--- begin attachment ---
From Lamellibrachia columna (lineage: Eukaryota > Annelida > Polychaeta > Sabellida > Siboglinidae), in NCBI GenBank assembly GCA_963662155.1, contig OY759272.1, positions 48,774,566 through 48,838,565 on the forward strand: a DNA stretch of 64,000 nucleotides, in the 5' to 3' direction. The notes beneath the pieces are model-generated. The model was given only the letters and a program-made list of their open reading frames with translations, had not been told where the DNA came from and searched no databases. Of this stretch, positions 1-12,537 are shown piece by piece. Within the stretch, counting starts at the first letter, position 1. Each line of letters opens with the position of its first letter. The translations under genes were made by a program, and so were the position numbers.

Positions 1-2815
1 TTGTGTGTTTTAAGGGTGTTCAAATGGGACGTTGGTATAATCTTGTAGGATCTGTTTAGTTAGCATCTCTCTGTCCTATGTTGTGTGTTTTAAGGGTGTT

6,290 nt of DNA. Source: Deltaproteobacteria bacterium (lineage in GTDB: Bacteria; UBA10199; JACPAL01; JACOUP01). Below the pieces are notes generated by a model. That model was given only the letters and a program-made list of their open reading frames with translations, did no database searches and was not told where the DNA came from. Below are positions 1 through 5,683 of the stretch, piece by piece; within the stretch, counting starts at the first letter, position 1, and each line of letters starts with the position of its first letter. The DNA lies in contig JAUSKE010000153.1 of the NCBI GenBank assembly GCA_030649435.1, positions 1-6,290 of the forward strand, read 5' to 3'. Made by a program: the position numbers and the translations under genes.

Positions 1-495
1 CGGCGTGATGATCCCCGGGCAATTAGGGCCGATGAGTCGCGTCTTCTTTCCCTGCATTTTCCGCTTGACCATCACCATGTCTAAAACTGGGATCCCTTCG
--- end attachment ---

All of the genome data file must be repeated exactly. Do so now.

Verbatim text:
From Lamellibrachia columna (lineage: Eukaryota > Annelida > Polychaeta > Sabellida > Siboglinidae), in NCBI GenBank assembly GCA_963662155.1, contig OY759272.1, positions 48,774,566 through 48,838,565 on the forward strand: a DNA stretch of 64,000 nucleotides, in the 5' to 3' direction. The notes beneath the pieces are model-generated. The model was given only the letters and a program-made list of their open reading frames with translations, had not been told where the DNA came from and searched no databases. Of this stretch, positions 1-12,537 are shown piece by piece. Within the stretch, counting starts at the first letter, position 1. Each line of letters opens with the position of its first letter. The translations under genes were made by a program, and so were the position numbers.

Positions 1-2815
1 TTGTGTGTTTTAAGGGTGTTCAAATGGGACGTTGGTATAATCTTGTAGGATCTGTTTAGTTAGCATCTCTCTGTCCTATGTTGTGTGTTTTAAGGGTGTT

6,290 nt of DNA. Source: Deltaproteobacteria bacterium (lineage in GTDB: Bacteria; UBA10199; JACPAL01; JACOUP01). Below the pieces are notes generated by a model. That model was given only the letters and a program-made list of their open reading frames with translations, did no database searches and was not told where the DNA came from. Below are positions 1 through 5,683 of the stretch, piece by piece; within the stretch, counting starts at the first letter, position 1, and each line of letters starts with the position of its first letter. The DNA lies in contig JAUSKE010000153.1 of the NCBI GenBank assembly GCA_030649435.1, positions 1-6,290 of the forward strand, read 5' to 3'. Made by a program: the position numbers and the translations under genes.

Positions 1-495
1 CGGCGTGATGATCCCCGGGCAATTAGGGCCGATGAGTCGCGTCTTCTTTCCCTGCATTTTCCGCTTGACCATCACCATGTCTAAAACTGGGATCCCTTCG